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Somebody's Watching EU: Washington State Senate Passes Privacy Legislation Similar to European Union's Data Privacy Regulations

Washington could be the next U.S. state to enact consumer privacy legislation similar to the EU's General Data Protection Regulation (GDPR). On Wednesday, the Washington state Senate overwhelmingly approved the Washington Privacy Act, SB 5376 (the "WPA") which takes its cues from the GDPR playbook to address consumer privacy concerns.

Under the WPA, companies must be transparent and accountable for how they process consumer data, which includes providing a clear and meaningful privacy notice that describes the types of data collected, the purposes for collecting such data, and how the data is used, including whether the data is shared with or sold to third parties.  In an effort to assist companies in being transparent, the WPA also requires companies to conduct risk assessments to determine whether their data collection procedures are putting consumer privacy rights at risk.  Where a company’s data collection practices go against consumer privacy rights, the company must have express consumer consent before collecting personal data.

The WPA gives individual consumers the right to request that a company: (1) fully disclose what kinds of personal information they are holding and how they are using it; (2) modify or correct an individual’s personal data; (3) delete an individual’s personal data; and (4) limit how an individuals’ personal data may be used.  The WPA also gives consumers the right to withdraw previous consent for the use of personal data.

The WPA also addresses consumer privacy in the context of facial recognition technology and requires facial recognition technology providers to contractually prohibit their customers from using the technology to unlawfully discriminate against individuals or groups of consumers. 

The WPA applies to companies that conduct business in Washington or intentionally target Washington residents, who also either (1) control or process data of at least 100,000 consumers or (2) derive at least 50% of their gross revenue from the sale of personal data and also control or process data of at least 25,000 consumers.

The WPA does not create a private right of action for individual consumers, but gives the state attorney general the right to bring an action in the name of affected Washingtonians.  Companies in violation of the Act will have a 30-day period to cure any violations and otherwise will be subject to a $2,500 civil penalty for each violation, or $7,500 for each violation that is found to be intentional.  The bill now moves to the House which is also reviewing a companion bill.

Washington State’s move to bolster state-mandated consumer privacy protections follows on the heels of the passage of the California Consumer Privacy Act of 2018 (“CCPA”) which goes into effect January 1, 2020.  The CCPA requires businesses to provide notice to consumers regarding the personal information collected and shared, along with notice of consumer’s rights with respect to that personal information.  Notably, the CCPA contains a broad, seemingly all-encompassing definition of the term consumer that would include employees and business contacts.  Unlike the WPA, the CCPA includes a private right of action, which could be expanded under recently introduced legislation (SB 561) which also removes the 30 day cure period for businesses receiving a notice of an alleged violation.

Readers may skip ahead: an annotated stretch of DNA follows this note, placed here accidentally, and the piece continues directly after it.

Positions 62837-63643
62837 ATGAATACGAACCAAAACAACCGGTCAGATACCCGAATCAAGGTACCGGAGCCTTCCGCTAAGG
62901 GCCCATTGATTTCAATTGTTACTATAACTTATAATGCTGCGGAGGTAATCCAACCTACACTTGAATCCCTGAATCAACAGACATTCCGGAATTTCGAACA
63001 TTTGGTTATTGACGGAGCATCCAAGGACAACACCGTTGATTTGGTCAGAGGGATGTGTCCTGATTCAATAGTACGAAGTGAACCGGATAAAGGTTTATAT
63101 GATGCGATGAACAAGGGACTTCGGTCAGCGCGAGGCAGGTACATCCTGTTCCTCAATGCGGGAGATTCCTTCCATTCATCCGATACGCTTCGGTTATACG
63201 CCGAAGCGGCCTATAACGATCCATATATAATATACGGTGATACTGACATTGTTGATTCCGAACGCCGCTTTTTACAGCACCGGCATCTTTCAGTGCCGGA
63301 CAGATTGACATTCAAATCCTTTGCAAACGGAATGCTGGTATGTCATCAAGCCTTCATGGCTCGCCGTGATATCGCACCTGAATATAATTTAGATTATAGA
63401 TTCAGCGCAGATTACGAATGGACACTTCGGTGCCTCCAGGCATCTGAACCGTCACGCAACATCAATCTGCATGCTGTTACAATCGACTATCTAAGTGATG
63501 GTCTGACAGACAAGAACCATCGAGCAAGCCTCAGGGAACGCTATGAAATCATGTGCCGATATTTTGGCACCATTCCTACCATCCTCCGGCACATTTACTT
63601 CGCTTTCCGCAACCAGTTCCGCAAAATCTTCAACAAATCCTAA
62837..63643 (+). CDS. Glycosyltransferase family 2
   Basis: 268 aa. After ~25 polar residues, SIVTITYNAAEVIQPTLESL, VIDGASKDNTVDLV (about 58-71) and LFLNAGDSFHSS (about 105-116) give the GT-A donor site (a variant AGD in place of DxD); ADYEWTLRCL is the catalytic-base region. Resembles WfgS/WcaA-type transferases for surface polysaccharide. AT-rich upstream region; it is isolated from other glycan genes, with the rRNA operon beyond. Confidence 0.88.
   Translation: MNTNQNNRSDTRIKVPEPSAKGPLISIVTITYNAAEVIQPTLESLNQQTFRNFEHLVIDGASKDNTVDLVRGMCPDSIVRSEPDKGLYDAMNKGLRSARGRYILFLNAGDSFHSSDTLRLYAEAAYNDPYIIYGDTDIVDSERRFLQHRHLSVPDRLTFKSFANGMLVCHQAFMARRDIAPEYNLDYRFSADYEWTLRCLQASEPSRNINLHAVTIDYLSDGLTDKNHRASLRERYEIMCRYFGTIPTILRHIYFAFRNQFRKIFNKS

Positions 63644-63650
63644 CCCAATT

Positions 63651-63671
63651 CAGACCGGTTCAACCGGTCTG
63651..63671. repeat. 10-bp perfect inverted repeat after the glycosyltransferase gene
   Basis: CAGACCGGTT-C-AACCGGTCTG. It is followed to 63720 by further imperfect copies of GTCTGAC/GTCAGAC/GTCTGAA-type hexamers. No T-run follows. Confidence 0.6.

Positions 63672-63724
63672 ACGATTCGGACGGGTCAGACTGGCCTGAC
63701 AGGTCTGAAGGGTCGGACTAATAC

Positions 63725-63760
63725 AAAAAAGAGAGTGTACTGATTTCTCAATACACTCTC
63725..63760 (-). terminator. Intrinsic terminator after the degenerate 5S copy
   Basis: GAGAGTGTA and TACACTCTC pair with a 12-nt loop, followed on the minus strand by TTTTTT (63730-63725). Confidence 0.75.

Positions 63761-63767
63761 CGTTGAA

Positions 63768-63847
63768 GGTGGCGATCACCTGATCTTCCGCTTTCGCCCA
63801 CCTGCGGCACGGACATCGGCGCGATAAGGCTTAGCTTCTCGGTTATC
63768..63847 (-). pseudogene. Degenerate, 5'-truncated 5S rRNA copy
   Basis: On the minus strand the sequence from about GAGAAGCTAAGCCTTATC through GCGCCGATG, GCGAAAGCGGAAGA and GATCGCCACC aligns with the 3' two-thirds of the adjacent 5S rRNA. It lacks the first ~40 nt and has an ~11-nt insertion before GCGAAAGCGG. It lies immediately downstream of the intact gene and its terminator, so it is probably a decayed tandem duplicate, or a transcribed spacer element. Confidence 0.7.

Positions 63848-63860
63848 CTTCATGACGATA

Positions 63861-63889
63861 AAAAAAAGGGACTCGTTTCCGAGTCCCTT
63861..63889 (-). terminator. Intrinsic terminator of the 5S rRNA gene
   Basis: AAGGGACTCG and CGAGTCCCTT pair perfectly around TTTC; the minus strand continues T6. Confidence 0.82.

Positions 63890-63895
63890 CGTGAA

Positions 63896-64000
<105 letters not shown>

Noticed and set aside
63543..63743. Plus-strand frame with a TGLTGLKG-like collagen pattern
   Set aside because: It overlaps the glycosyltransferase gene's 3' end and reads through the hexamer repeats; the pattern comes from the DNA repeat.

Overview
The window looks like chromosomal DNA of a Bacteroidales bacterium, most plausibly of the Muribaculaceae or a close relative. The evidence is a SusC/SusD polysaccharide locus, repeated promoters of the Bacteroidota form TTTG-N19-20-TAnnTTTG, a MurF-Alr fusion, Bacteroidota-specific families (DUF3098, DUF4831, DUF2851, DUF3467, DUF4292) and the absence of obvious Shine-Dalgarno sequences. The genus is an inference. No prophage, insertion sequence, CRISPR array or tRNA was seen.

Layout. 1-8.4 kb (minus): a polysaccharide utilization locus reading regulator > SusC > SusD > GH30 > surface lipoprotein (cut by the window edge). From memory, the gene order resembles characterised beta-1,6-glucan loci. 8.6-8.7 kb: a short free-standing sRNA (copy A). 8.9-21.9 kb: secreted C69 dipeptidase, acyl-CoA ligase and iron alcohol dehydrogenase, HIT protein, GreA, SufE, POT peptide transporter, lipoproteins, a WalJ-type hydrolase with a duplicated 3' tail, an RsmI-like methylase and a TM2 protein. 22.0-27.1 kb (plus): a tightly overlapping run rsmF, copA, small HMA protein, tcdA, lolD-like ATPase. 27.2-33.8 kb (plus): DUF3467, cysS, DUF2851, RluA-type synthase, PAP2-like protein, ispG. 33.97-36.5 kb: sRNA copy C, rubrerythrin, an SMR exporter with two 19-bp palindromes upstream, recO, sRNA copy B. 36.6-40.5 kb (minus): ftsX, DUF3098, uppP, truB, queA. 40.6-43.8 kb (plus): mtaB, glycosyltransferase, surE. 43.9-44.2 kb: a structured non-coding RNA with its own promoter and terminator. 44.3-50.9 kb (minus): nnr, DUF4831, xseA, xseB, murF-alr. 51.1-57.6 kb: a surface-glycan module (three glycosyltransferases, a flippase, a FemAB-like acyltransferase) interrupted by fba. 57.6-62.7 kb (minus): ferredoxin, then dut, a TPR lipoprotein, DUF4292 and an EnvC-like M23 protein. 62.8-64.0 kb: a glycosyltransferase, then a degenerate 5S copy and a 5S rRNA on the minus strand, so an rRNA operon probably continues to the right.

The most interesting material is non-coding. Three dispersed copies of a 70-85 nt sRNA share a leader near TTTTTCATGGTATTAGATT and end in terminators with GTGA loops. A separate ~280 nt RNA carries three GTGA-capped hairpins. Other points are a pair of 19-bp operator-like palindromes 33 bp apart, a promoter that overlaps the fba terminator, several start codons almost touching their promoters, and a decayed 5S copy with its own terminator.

Legislation similar to the CCPA has been introduced in Hawaii (SB418, introduced January 2019), Massachusetts (SD341, introduced January 2019), New Mexico (SB176, introduced January 2019), Rhode Island (S0234, introduced January 2019), and Maryland (SB0613, introduced February 2019). 

If approved, the Washington State Privacy Act would go into effect July 31, 2021.

© 2022 Bracewell LLPNational Law Review, Volume IX, Number 71

About this Author

Annie Allison, Bracewell Law Firm, Copyright and IP attorney

Annie Allison focuses on advising and assisting clients on intellectual property issues related to trademark, copyright, and technology law.

She regularly prepares and prosecutes trademark applications and assists in the management of global trademark portfolios. Annie also assists on a broad array of IP and technology related matters, including IP licensing and technology transactions focused on software, digital media, advertising, merchandising, and innovative technology. She advises clients on data privacy strategies and related regulatory compliance. Her experience also...

Philip Bezanson, white collar criminal defense, securities, attorney, Bracewell
Managing Partner, Seattle

Philip J. Bezanson's practice focuses on white collar criminal defense, internal investigations, securities enforcement and regulatory matters.

Mr. Bezanson is a member of the Bracewell & Giuliani LLP team that has represented corporate and individual clients in recent high-profile and complex cases, including the Deepwater Horizon explosion, the George Washington Bridge lane closure and General Motors ignition switch investigations, "Pay to Play" cases in New York, New Mexico and Illinois, the stock options backdating cases, and a variety...

Lucy Tyson Privacy and technology lawyer Bracewell

Lucy Tyson’s practice focuses on advising clients in a variety of matters related to the structuring and negotiating of services agreements for business process and information technology outsourcing and managed services. Lucy works with clients to develop and implement data privacy solutions that are compliant with global regulations. She has experience working across organizations, including compliance, HR, security, IT, and legal, to ensure that data privacy solutions are tailored to the client’s needs. Lucy also has experience in advising clients with the protection, maintenance,...